Linking has been around since the beginning of and may be at the heart of the Internet, but there are instances where linking to another site may create potential liability for the party creating the link.  Related to linking is what has become known as “framing,” in which one site links to content from another site and it appears on the first site but within a frame that makes it seem as though it is actually being presented by the first site and as a result, the first site can then sell advertising.  Crawling is where a search engine scours the Internet for certain data and then combines and presents it with other data, such as price comparison searching.

        What is interesting from a legal evolutionary standpoint is that, in the absence of specific statutory prohibitions, courts have resorted to more traditional legal theories upon which to base their decisions.  A sort of dusting off and manifest stretching (though not breaking) the common law which is the foundation of most American jurisprudence.


        In an early case, Microsoft had a site that linked visitors who wished to purchase concert tickets to pages on the Ticketmaster site where the customer could the order and indeed pay for those tickets.  While Ticketmaster made its regular commission on those sales, Ticketmaster sued Microsoft contending that the links so created were “deep links,” meaning that the links took the visitor not to the Ticketmaster home page but instead to the order page which was in fact several levels below the main page and in doing so, the visitor could then by-pass the intervening pages on which Ticketmaster sold advertising.  As a result, Ticketmaster argued, Ticketmaster could not deliver impressions or click-throughs to its advertisers from those pages that might otherwise have been deliverable had the visitors had to traffic through those intervening pages.  The case was settled.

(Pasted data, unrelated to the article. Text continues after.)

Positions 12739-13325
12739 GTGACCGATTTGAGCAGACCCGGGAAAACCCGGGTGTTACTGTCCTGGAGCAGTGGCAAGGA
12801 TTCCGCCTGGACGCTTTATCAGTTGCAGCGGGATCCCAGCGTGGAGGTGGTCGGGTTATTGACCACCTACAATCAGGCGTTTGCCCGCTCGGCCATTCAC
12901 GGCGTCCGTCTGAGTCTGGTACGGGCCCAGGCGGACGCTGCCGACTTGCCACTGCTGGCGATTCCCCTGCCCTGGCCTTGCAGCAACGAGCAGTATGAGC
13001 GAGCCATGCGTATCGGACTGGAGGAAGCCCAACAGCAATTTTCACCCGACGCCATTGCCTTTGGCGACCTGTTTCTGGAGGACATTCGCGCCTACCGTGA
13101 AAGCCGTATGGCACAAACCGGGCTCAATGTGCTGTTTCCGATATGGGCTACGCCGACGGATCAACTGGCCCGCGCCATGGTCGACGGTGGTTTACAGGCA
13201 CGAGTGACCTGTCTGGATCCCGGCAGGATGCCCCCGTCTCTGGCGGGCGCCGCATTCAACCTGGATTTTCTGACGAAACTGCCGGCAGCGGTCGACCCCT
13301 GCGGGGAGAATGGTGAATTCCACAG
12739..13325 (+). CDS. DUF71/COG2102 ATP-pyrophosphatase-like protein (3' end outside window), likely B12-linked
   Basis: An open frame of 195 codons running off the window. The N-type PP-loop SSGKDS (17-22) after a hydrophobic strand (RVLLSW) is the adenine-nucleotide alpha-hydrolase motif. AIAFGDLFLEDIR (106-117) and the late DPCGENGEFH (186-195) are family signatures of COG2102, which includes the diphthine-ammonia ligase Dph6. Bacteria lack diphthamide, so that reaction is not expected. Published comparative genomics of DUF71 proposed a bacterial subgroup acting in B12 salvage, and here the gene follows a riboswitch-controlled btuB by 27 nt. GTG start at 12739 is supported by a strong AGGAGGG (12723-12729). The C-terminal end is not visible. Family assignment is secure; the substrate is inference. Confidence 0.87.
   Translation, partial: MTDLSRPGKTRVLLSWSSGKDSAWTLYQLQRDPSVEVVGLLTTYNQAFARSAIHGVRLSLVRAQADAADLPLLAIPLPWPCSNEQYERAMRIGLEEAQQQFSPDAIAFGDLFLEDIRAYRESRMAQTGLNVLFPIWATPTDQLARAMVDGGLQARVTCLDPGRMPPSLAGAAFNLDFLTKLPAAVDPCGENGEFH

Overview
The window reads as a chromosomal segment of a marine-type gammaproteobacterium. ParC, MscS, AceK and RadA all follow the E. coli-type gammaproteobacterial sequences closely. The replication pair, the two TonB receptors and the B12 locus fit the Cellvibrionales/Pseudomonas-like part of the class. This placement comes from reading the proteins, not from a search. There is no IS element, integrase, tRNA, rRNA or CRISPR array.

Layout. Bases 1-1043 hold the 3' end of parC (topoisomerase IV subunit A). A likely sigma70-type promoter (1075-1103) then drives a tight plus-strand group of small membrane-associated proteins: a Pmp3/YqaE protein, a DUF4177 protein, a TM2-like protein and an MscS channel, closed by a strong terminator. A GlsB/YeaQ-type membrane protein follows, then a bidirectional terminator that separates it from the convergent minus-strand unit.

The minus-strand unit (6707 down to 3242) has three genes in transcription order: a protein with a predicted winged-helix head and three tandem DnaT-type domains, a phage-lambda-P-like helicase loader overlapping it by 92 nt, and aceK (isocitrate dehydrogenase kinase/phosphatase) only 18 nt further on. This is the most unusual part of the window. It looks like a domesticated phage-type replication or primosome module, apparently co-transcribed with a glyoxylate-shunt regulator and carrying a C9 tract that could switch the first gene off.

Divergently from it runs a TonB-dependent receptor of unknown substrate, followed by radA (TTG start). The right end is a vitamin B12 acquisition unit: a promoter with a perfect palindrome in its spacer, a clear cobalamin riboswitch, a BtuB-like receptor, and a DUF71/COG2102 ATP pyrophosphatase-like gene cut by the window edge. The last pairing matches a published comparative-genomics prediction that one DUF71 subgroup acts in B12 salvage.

However, Ticketmaster later sued on a number of grounds but let me limit this discussion to the deep linking issue.  As to that issue, the trial court ruled that at least as to a ruling on what is known as a Motion to Dismiss, which is not an actual trial, Ticketmaster had stated a claim for relief.  The court decided that Ticketmaster could go to trial on the basis of claiming that by doing the same thing as Microsoft had done earlier, might be considered to have interfered with Ticketmaster’s prospective business advantage and contract rights with its advertisers.

        The Court ruled however that linking, in and of itself, is not a copyright infringement since there is no actual copying involved.

        Linking can also create potential problems if the site doing the linking creates a false impression about their relationship to the site linked.  Additionally, the linked site may complain if the link misrepresents the nature of the linked site or casts it in an unfavorable way.

        In another of these cases, the Washington Post sued a site called claiming that the defendants were linking to the plaintiff’s news content but as that content appeared on the TotalNews site, it was within a frame that contained banner ads as well as site specific content belonging to TotalNews.  As a result, plaintiff argued, TotalNews was able to sell advertising on the TotalNews site based on eyeballs that were actually viewing the Washington Post content.

        The case was eventually settled as well.